The Jesmond Ground has been a beautiful green space in the midst of an ever-changing urban setting for 125 years. It was acquired for cricket in 1887 when it became the Constabulary Ground. The first match was in July 1888, between the 10th Hussars and the Lords of Northumberland. But it was preserved for posterity thanks to a remarkable whip-round by “the great and the good”. Leading figures including Earl Grey pledged large sums to buy the ground with a condition that it be dedicated to the pursuit of cricket. Their handwritten letters went on display for the first time at our 2013 Heritage Open Day before being donated to the Tyne and Wear Archive.
The Ground has been the focal point for community activities and events of special personal significance, from christenings to funerals. Until now, much of the history of the ground has not been conserved or shared. But volunteers are now bringing that wonderful history to life. One cricketer who took part in our first Heritage Weekend wrote of his impressions of what he’s learned: The Turret – reflections of a current cricketer. The aim of the Heritage Project is to share the Ground’s amazing stories with local people – and cricket fans around the world.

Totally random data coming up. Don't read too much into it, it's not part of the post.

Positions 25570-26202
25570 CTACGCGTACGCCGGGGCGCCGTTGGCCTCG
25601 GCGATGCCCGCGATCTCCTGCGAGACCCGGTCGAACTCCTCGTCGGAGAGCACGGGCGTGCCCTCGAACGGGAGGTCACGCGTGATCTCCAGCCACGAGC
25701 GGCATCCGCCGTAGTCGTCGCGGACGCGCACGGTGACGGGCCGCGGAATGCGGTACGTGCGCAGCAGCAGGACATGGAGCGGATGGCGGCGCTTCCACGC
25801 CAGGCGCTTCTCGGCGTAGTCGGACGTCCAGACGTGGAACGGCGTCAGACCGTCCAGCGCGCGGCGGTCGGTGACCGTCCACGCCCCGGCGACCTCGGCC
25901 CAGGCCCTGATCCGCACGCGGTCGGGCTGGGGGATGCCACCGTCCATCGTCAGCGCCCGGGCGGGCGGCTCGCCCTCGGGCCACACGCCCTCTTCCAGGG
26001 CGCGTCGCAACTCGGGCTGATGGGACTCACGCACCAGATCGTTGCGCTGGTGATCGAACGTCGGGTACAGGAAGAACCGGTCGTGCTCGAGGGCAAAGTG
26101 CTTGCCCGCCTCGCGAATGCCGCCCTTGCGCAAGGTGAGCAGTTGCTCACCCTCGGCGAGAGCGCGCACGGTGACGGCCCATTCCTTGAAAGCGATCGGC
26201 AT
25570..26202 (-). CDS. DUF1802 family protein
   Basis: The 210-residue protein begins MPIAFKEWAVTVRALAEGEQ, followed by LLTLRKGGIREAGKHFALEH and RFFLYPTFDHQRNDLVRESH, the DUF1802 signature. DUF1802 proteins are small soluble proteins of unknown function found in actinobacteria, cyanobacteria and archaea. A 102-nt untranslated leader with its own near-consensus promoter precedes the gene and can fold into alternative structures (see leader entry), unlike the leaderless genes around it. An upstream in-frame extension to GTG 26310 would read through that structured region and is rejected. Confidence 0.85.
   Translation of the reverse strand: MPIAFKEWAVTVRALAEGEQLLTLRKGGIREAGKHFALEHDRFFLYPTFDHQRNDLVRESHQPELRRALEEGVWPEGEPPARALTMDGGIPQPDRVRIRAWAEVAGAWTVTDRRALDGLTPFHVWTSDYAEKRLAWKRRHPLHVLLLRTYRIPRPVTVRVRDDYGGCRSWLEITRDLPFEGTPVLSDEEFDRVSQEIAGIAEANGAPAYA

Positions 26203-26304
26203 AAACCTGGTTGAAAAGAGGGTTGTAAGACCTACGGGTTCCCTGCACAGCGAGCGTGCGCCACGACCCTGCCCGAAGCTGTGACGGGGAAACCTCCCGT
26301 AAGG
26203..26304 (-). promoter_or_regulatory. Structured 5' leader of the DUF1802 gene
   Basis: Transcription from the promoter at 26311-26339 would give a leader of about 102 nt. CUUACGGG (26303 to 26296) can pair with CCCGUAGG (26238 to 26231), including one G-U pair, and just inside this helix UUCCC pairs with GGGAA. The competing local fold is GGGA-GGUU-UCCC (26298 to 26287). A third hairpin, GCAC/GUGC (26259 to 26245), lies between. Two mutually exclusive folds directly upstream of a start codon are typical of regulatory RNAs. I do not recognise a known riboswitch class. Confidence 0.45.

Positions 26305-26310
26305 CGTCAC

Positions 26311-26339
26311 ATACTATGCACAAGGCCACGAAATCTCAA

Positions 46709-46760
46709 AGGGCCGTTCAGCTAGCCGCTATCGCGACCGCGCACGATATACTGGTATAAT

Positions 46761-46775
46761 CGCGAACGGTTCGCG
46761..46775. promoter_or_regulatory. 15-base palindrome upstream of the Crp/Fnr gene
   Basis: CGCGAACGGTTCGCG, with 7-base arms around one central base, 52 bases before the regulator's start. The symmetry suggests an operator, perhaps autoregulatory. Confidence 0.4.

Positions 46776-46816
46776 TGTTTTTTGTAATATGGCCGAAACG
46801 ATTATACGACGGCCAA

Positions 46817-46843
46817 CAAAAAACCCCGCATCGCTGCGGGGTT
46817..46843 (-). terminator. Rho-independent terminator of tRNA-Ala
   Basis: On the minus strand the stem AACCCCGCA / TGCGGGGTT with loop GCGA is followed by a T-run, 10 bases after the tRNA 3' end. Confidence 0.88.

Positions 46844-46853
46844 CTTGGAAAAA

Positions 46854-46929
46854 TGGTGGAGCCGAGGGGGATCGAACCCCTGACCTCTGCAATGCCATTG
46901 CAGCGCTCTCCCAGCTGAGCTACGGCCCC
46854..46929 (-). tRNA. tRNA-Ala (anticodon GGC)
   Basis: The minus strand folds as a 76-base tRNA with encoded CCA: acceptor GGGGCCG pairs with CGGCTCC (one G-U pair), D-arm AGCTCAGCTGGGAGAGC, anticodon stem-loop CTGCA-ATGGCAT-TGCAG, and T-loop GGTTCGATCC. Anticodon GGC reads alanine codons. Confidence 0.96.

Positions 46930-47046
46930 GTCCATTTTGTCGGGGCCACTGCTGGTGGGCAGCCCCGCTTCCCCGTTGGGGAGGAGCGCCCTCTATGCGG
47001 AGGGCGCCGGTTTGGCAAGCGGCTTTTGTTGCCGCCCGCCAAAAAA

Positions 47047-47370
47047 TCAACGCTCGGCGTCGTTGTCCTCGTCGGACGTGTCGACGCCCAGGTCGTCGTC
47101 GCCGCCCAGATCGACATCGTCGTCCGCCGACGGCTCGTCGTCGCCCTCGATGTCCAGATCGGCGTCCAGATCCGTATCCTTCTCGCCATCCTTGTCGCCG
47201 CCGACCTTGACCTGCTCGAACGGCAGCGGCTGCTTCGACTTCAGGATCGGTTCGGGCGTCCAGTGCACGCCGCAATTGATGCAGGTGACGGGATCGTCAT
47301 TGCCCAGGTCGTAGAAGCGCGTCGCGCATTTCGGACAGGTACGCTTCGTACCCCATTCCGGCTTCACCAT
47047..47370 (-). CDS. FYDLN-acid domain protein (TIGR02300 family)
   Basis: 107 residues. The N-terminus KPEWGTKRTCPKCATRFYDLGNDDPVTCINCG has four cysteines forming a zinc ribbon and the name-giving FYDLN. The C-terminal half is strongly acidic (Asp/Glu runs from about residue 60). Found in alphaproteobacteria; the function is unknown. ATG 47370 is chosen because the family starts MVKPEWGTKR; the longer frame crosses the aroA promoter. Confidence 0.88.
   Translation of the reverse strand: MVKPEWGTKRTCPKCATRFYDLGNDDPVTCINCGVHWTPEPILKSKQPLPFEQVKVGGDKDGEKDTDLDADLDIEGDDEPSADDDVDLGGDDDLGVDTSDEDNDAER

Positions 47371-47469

One research project underway is to capture the stories of the people commemorated by the Memorial Benches. If you know any background, or even better, know any relatives, please do get in touch. The stories are being recorded by pupils at West Jesmond School, with the assistance of Jesmond Local reporters. The long tradition of sporting involvement, volunteering and community events is inspirational – once known, it helps encourage new generations to get involved with one another in maintaining and enjoying activities at the Jesmond ground.
Sachin Plays Newcastle Cricket
One legendary visitor was Sachin Tendulkar – he made his mark here as an 18 year old and the “little master” is still one of the world’s greatest ever players. A committee member recalls becoming an impromptu bouncer to keep over-enthusiastic female fans from the dressing room. The Club still has the scoresheet for the match. It shows Tendulkar scored no fewer than seven sixes.